Anxiety: what is it, what does it look like and how can we help.

In this blog, I would like to talk about anxiety: what it is, what it looks like and most importantly ways we can help our children to deal with it in a positive way.

What is anxiety?

Anxiety is defined by as ‘what we feel when we are worried, tense or afraid – particularly about things that are about to happen, or which we think could happen in the future.’ It is important to note that it is a very normal feeling to feel anxious and it occurs in times of stress or challenge. It causes increased adrenaline and creates a fight, flight or freeze reaction. All children experience anxiety and it is part of their natural development. Whilst it can be useful in preparing for new or challenging situation, it can also cause some very irrational fears.  Some children are more anxious than others and it can affect their education, friendships, social development and every day functioning.

We have spoken to some mental health organisations and some parents who have already used some of our mental health boxes, and they say that anxiety feels like:

  • Increased heart rate, feeling sweaty and tense
  • Shortness of breath
  • Blood pumping through to your limbs
  • Feeling shaky, sick, dizzy or faint

Often anxiety can come and go, but it can have some real impacts on your life including:

  • Difficulties sleeping
  • Tiredness
  • Feeling withdrawn
  • A drop in mood
  • Drop in appetite
  • Social isolation
  • Confusion
  • Not wanting to go to school
  • Outbursts in anger
  • Over emotional and overreacting 


What can cause anxiety?

  • School work
  • Expectations and believing you can’t meet them
  • Bullying or friendship difficulties
  • Family issues such as parental separation or conflict at home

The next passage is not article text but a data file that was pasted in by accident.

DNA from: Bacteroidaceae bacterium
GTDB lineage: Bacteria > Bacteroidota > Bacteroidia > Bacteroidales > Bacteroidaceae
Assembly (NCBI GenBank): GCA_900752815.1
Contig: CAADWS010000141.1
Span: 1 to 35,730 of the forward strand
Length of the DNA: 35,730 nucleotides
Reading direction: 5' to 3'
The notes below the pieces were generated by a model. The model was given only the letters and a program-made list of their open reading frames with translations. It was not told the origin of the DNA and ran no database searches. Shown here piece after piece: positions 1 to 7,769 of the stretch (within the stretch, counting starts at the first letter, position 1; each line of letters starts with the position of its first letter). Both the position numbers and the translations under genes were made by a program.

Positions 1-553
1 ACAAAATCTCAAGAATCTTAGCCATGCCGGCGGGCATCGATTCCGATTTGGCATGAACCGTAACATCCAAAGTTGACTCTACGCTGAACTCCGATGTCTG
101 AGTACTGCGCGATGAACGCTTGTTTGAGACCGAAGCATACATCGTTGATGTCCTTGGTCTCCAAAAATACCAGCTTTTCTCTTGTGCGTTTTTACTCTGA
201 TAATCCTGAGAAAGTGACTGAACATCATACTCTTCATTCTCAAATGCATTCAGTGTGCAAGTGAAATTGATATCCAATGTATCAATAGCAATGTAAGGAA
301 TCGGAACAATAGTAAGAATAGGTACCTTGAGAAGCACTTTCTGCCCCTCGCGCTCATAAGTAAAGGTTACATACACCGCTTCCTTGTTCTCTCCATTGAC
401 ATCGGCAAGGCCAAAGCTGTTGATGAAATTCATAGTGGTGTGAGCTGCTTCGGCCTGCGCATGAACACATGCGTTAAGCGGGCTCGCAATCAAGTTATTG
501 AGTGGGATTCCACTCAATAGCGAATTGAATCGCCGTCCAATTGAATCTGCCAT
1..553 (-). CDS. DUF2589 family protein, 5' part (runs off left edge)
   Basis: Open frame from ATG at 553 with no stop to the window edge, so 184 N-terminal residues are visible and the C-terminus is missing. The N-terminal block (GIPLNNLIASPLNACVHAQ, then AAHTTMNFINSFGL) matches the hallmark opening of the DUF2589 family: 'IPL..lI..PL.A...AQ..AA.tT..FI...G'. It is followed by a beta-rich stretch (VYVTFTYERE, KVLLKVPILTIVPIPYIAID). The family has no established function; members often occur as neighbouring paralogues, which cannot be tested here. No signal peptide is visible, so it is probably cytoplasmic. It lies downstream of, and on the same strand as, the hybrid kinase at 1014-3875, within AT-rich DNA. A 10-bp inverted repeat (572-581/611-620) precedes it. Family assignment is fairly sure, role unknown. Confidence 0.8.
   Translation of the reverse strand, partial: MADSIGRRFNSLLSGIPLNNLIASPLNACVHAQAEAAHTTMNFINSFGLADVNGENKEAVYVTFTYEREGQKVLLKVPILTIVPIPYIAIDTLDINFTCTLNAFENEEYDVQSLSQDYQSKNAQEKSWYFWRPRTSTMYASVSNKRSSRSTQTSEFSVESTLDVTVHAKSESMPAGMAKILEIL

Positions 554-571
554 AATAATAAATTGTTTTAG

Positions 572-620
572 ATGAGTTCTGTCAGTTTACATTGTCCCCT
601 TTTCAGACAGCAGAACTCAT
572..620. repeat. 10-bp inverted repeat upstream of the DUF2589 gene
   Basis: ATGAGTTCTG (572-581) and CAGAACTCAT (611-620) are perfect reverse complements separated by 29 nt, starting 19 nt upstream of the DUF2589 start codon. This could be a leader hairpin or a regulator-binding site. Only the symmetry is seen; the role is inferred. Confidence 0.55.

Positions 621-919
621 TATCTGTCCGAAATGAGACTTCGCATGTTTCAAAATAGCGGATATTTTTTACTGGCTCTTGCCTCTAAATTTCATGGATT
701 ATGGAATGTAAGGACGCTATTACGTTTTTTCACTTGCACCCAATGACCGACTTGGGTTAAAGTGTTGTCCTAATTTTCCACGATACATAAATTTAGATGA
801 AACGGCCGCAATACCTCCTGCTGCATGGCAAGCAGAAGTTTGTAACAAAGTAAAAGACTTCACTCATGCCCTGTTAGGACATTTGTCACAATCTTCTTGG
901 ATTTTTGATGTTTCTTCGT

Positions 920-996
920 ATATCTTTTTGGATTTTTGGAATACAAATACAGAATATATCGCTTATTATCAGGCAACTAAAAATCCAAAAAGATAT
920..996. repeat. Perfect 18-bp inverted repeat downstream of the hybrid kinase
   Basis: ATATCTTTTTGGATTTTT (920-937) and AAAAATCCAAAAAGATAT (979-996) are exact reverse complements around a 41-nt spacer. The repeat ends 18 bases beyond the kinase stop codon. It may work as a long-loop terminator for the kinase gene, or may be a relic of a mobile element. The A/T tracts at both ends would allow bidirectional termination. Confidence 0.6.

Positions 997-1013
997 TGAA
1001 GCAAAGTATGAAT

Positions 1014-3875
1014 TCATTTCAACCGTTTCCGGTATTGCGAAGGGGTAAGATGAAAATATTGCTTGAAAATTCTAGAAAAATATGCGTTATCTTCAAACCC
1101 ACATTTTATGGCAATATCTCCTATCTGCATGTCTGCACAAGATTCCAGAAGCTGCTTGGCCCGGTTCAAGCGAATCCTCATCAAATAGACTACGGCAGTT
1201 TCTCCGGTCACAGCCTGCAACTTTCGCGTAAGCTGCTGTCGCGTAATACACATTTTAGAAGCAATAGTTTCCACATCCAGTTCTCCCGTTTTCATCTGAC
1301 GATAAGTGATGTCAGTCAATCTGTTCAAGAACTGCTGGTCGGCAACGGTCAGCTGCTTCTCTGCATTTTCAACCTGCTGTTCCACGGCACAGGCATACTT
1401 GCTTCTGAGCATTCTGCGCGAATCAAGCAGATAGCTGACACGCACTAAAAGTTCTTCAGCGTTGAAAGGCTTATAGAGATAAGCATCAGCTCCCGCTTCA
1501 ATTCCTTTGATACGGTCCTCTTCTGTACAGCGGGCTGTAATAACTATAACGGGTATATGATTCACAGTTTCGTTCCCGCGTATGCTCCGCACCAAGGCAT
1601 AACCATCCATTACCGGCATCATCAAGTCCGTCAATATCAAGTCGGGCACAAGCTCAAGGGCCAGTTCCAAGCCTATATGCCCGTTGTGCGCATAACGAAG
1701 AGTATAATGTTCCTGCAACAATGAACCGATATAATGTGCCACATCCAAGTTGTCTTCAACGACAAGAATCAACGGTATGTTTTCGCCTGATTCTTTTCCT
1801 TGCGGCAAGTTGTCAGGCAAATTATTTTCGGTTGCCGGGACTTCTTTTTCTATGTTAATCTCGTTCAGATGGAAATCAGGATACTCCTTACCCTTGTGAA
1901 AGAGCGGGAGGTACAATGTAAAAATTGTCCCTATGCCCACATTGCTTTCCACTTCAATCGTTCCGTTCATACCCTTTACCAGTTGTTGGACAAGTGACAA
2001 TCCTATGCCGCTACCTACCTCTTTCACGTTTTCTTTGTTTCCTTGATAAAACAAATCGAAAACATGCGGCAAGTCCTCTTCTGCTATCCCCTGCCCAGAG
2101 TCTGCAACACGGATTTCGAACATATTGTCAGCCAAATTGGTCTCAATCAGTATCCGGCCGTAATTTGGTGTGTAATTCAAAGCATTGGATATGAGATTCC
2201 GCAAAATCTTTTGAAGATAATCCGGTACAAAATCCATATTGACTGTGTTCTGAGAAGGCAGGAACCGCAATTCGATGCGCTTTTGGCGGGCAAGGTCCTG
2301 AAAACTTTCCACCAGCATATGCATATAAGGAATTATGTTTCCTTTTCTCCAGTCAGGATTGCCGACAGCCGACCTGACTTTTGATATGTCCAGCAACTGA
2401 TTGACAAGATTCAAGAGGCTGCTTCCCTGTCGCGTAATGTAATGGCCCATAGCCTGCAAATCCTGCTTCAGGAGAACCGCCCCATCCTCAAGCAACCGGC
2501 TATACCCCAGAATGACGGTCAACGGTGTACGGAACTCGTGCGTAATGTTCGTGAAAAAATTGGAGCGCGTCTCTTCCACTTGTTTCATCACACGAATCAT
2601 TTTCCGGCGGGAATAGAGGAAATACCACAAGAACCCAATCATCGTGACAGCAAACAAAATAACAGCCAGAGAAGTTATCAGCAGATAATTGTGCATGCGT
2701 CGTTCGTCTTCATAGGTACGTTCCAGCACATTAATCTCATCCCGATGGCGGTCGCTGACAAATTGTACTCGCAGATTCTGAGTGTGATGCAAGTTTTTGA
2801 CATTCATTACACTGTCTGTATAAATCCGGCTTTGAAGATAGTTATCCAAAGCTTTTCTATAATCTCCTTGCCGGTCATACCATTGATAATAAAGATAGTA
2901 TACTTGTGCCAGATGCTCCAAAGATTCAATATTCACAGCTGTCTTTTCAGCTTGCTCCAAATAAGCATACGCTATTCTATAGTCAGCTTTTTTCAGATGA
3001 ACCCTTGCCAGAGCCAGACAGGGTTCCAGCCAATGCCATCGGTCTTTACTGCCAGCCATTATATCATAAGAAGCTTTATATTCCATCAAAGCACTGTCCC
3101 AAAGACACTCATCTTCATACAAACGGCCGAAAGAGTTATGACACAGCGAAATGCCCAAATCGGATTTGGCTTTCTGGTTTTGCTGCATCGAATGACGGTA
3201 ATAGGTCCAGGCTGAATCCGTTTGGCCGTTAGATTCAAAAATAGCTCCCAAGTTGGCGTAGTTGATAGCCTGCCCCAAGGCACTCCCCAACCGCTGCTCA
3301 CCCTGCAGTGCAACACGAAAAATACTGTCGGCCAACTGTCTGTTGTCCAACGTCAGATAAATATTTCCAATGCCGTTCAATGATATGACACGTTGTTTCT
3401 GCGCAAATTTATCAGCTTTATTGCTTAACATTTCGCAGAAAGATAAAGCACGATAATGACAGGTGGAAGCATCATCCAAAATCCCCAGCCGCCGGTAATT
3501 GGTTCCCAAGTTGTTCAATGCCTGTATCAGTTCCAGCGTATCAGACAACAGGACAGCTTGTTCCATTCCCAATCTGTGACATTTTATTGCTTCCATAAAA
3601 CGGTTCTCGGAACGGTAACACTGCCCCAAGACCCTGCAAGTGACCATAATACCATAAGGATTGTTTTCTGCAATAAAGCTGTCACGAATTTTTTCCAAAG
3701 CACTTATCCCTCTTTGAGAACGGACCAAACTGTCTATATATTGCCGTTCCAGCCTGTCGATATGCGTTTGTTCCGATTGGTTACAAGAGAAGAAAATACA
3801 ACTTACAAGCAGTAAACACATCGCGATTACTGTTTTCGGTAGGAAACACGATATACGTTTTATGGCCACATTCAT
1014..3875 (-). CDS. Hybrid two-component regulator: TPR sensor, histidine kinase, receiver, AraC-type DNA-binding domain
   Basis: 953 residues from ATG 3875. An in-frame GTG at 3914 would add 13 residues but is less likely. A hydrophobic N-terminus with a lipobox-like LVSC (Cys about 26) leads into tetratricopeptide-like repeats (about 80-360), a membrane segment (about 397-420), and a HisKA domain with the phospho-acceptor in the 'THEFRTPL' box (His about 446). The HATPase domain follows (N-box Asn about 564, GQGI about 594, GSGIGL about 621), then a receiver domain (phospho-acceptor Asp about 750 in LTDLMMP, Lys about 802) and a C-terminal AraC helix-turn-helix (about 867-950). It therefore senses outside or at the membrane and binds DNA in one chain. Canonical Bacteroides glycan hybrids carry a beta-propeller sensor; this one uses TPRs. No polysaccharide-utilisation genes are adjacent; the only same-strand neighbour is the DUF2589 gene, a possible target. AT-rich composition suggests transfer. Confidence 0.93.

• Bereavement
  • Big life changes or traumatic events
  • Phobias
  • Physical illness
  • Diagnosed or undiagnosed conditions such as Autism, ADHS or Asperger’s


How can we help our child?

What coping strategies and approaches are there out there to help treat and manage anxiety?

- It is key that as parents we are real about our own emotions, and act as role models. We can’t assume that young people know about coping strategies and we must offer them reassurance. We should be normalising the feelings and making sure they know they are part of their natural development but that when the feelings become intense or affect their functioning, they need to ask for help.

- Tell them to acknowledge these thoughts they are having, but not let them be the boss of them. In order to reduce the fight, flight or freeze mode, they need to have good self care and take time to themselves to recharge their batteries and stop those thoughts they are having from preventing them from living life.

- Listen to your child and offer them some help with their self esteem and confidence. They need to know that it can be a scary place when they feel out of control and they need somebody there with them. So as a parents you can help to manage these scary moments for them and be there with them on the journey to readdress the balance. Celebrate the small wins with them and encourage them to find the gold and smell the roses!

- Exposure therapy can be a good tool to help them take small steps into not avoiding situations. Often young people will have set routines and safety behaviours which may turn into OCD and create a bigger problem. So some relaxation and distraction could help them to not talk them out of social situations when they are experiencing anticipatory anxiety.

- Avoid over scheduling, they need down time too! But equally, make time for the things that they enjoy doing. It isn’t all about education and after school activities that put pressure on them. Ask them what they truly enjoy and try and fit some of this in at least once a week.

- Learn some breathing techniques that they can use in times of need and stressful situations. There are plenty of these on YouTube and a really good one is the ‘relax like a cat’ video.

- Finally, teach them to learn the warning signs that they are not coping. Once they have been through this a few times, they will start to be aware of the changes that happen and the symptoms. They won’t want to go down that road again and will hopefully have a better coping strategy in place. One great way to recognise the signs is by keeping a mood diary!


We are VERY excited to announce we are widening our range of Mental Health boxes and bringing out a range for adults.  Our cards will help you in so many ways!

Leave a comment

Please note, comments must be approved before they are published